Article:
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Asian Waterbird Census 2004 Philippines

Carlo C. Custodio, Protected Areas and Wildlife Bureau, Quezon City, Philippines, wildlife@pawb.gov.ph

The 2004 Asian Waterbird Census in the Philippines recorded a total of 113,412 waterbirds from 76 species. There were a total of eight new species, some of them common, which were recorded in the census as follows: Watercock, Common Coot, Long-billed Plover, Swinhoe’s Snipe, Long-toed Stint, Sharp-tailed Sandpiper, Brown-headed Gull, and White-winged Black Tern. There was a total of 890 Chinese Egrets counted from different parts of the country where the greatest concentrations were in the Visayan islands, in central Philippines. A new record of the Chinese Egret was made in a locality called Tanza, a coastal town in the southeast corner of Manila Bay. The Asian Dowitcher composed of 23 individuals was only recorded on Olango Island Wildlife Sanctuary, a Ramsar Site and a site on the East Asian-Australasian Shorebird Site Network. Lake Mainit in the northeast corner of the island of Mindanao in south Philippines, was found to host about 5,300 Tufted Duck. Naujan Lake, a part of the North East Asian Anatidae Site Network, on the island of Mindoro is also important for Tufted Duck, unfortunately it was not visited for the 2004 AWC.

Sixty-one (61) localities were visited this year with most of the new localities coming from the coastal areas and fringes of Manila Bay. The Bay, as in previous years, has been proving to be an important feeding ground for migrating shorebirds. Puerto Rivas in Balanga, Bataan had the highest count from a single locality at 12,632 birds. It would be worthwhile noting that Puerto Rivas is also a coastal town along the western portion of Manila Bay.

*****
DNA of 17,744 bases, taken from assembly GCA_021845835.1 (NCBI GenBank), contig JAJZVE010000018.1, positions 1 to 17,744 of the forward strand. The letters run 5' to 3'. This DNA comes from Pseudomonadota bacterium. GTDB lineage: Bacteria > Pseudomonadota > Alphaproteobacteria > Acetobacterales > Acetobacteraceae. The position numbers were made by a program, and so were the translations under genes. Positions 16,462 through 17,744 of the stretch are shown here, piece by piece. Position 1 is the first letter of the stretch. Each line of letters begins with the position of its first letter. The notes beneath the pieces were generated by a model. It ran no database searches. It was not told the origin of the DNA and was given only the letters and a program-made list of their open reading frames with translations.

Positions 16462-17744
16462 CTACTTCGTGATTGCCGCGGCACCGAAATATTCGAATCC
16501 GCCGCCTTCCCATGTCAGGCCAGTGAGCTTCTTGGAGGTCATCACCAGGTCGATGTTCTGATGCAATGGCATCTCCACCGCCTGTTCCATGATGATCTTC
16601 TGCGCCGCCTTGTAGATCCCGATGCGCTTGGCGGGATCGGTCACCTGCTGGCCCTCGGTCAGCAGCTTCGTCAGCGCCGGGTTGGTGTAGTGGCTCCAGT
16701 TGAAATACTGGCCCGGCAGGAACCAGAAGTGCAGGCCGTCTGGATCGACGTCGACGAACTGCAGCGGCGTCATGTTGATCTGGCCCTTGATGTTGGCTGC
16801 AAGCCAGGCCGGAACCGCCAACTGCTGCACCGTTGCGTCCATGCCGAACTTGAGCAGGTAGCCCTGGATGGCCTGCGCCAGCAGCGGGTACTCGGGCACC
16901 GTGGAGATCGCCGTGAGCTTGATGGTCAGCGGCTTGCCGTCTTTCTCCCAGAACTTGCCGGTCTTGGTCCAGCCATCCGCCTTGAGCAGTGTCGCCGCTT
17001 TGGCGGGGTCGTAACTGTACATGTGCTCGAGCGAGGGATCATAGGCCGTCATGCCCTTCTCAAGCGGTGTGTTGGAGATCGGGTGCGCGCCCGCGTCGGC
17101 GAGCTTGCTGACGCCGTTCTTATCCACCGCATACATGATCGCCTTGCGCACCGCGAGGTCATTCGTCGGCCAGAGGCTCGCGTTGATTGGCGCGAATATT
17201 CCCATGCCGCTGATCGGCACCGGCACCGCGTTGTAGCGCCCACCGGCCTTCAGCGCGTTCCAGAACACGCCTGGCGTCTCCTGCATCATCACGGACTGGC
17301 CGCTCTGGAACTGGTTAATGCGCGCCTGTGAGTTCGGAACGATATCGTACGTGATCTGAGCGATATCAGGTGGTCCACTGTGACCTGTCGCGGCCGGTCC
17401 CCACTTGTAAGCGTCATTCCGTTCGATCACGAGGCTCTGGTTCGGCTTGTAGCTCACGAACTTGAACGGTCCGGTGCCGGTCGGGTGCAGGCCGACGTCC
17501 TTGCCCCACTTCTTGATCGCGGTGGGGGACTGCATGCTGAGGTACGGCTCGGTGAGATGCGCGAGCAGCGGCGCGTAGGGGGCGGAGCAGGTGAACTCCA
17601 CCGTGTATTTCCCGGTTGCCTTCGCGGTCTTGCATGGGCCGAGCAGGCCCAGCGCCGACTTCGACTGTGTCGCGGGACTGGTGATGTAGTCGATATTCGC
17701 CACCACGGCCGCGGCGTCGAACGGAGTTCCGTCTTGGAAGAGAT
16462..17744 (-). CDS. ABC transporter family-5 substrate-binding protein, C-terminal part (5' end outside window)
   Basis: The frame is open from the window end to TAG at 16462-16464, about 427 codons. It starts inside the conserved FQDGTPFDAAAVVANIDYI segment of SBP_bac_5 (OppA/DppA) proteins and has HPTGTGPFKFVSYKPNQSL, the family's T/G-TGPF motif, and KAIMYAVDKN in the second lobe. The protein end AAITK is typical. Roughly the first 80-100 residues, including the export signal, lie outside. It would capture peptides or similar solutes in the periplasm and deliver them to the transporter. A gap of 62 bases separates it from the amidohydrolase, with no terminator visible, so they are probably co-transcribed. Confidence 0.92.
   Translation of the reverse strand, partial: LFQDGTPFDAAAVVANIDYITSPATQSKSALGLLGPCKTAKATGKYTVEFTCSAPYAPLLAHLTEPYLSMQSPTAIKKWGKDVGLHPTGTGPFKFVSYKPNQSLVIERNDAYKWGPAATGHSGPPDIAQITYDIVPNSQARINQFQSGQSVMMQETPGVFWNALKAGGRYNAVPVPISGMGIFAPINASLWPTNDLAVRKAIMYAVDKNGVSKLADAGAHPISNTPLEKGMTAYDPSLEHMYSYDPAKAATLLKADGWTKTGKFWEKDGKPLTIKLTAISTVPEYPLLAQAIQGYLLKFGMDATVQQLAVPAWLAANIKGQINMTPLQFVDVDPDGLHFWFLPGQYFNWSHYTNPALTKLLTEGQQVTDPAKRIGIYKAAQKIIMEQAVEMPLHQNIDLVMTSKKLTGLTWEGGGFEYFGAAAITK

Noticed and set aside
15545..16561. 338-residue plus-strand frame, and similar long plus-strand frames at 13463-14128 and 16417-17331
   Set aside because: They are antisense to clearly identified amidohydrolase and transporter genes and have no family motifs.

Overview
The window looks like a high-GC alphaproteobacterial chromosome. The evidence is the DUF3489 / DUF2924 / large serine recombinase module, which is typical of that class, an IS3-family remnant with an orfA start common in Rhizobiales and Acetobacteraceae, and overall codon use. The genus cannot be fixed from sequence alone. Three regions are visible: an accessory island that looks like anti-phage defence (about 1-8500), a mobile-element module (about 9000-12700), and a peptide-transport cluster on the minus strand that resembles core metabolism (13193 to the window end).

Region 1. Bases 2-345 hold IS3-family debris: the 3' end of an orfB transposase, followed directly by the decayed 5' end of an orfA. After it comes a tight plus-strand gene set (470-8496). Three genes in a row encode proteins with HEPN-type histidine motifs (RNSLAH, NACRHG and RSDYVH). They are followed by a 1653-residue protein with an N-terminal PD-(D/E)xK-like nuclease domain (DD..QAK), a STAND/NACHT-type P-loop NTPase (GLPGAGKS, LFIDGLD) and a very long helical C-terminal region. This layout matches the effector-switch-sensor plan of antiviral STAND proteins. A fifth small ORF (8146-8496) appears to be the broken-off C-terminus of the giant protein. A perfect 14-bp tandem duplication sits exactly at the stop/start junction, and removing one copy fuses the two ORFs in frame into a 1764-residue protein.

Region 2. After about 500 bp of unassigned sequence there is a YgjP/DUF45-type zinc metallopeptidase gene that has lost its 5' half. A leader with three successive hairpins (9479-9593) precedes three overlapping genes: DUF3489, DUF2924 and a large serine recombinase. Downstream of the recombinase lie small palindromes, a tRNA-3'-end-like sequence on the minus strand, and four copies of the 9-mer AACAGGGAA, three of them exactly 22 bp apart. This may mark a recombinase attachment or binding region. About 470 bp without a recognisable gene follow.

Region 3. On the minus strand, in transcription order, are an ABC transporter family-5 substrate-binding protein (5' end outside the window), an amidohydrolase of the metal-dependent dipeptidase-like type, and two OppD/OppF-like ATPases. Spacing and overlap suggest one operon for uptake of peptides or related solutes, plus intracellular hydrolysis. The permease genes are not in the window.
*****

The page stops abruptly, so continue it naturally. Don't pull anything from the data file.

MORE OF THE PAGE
There was an increase in the number of counters this year, which numbered 135, compared with 122 counters in 2003. The majority of the counters came from the Department of Environment and Natural Resources, however it should be noted that the staff from its National Capital Region contributed to the AWC for the first time. A new group of Filipino volunteers who are members of the Wild Bird Club of the Philippines also participated in the count for the first time. The Junior Ecologist Movement, which is composed of students of the Cor Jesu College in Digos, Davao del Sur in southern Philippines also continued to contribute to the AWC.